On a bus

I felt his hand roam all over my thigh.
It was rough but very warm.
I was six. We were on a bus.
I was standing at the front of the first seat.
He was someone on the foot-board.
It was crowded and smelly.
And when I thought the heat would make me puke,
He put his hand on my thigh and began to massage it.
In a way, it was comforting.
It reminded me of my papa’s hands
When he rubbed my cheeks
As he put me to bed.
But there the comparison ended.
Because this man played with my panty.
I had worn the colour-colour spotted one.
The one I always liked because it was soft and cool.
Because it had all the colours.
And I still didn’t have a favourite.
Though, Amritha, my best friend, liked pink, she said.
It was too crowded to see his face.
I genuinely thought there was some mistake.
I thought he meant to put his hands under some big girl’s dress.
And instead he had found my thighs.
I was six. I knew the facts of life.
I suffered in silence and a growing annoyance.
You would think a man would know a little girl’s legs when he felt them up, and that he would stop in confusion, in retreat.
You would think he would stop and feel a woman up, like the neighbour Aunties said they did in buses.
You would think he would slip off the foot-board if his hands were caught up under my skirt.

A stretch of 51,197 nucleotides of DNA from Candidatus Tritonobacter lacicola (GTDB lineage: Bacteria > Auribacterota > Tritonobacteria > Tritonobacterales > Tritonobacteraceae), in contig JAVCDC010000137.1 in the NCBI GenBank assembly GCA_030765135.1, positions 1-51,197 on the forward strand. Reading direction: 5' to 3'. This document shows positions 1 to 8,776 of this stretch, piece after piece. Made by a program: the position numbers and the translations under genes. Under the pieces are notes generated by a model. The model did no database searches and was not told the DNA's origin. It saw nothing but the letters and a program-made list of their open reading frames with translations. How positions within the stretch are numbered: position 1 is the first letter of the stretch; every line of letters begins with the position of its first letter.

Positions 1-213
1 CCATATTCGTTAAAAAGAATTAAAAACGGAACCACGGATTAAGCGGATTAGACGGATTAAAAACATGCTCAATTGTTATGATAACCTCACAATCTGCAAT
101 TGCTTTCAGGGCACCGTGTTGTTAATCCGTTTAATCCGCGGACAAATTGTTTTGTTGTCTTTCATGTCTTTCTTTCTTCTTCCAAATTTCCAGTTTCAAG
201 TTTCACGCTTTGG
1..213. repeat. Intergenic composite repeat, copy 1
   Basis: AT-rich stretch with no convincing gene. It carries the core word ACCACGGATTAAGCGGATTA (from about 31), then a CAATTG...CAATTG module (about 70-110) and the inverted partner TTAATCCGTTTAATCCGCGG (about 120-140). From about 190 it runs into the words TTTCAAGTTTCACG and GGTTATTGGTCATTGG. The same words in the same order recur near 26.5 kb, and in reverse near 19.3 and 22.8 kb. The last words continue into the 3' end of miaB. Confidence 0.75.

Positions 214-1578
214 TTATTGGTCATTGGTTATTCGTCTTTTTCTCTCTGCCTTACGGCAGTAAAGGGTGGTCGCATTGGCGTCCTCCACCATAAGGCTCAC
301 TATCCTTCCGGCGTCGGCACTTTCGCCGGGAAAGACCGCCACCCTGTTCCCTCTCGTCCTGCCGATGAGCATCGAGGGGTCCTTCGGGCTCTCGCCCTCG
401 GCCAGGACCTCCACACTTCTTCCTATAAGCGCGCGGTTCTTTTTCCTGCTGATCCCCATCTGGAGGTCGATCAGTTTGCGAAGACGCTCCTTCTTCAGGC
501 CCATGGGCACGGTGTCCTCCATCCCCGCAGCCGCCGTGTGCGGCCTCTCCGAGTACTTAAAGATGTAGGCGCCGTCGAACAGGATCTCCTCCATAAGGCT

Nothing happened.
My mother yanked me off the bus as our stop came.
“Are you sick? Do you want water? Do you want to puke?”
I nodded. No.
Unconvinced, she moved to where my father was waiting.
I launched myself in his arms.
And when he rubbed my cheeks, and pushed the hair away from my face,
I realised I was so wrong.
His hands were nothing like my papa’s.

About Bhumika's Boudoir

I love to laugh, and end up being a part of high drama and stormy emotion even when I don't pursue it. Being creative, and communicating with people get me going. I enjoy all the good things in life especially those that are slightly risque, and apologise little, if ever, for all that I do. Literature is a passion and so is music.
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7 Responses to On a bus

  1. Oh my God, oh my God, oh my God! I will soon share my experience/s as well. At times it does feel like it is a curse to have been born a woman. Either in our country or anywhere else. Argh!


  2. Yes, sadly, we all have. I wasn’t scarred, really. My overriding emotion was annoyance. But yes, I didn’t speak about it to anyone. After, maybe a week, I told this sordid tale to my rakhi brother with whom I grew up. He just hugged me. And that helped. After that, I quite forgot about this. Bigger, nastier things have happened. 😀 This came up because I wanted to write a non-sentimental, non-speechy piece about abuse. Thank you so much for your words. They mean a lot.


  3. Ravi says:

    a clear masterpiece, your writing is amazing, so matter of fact with a poignant reminder of internal emotions, love the “his hands were nothing like papa’s”, kudos again


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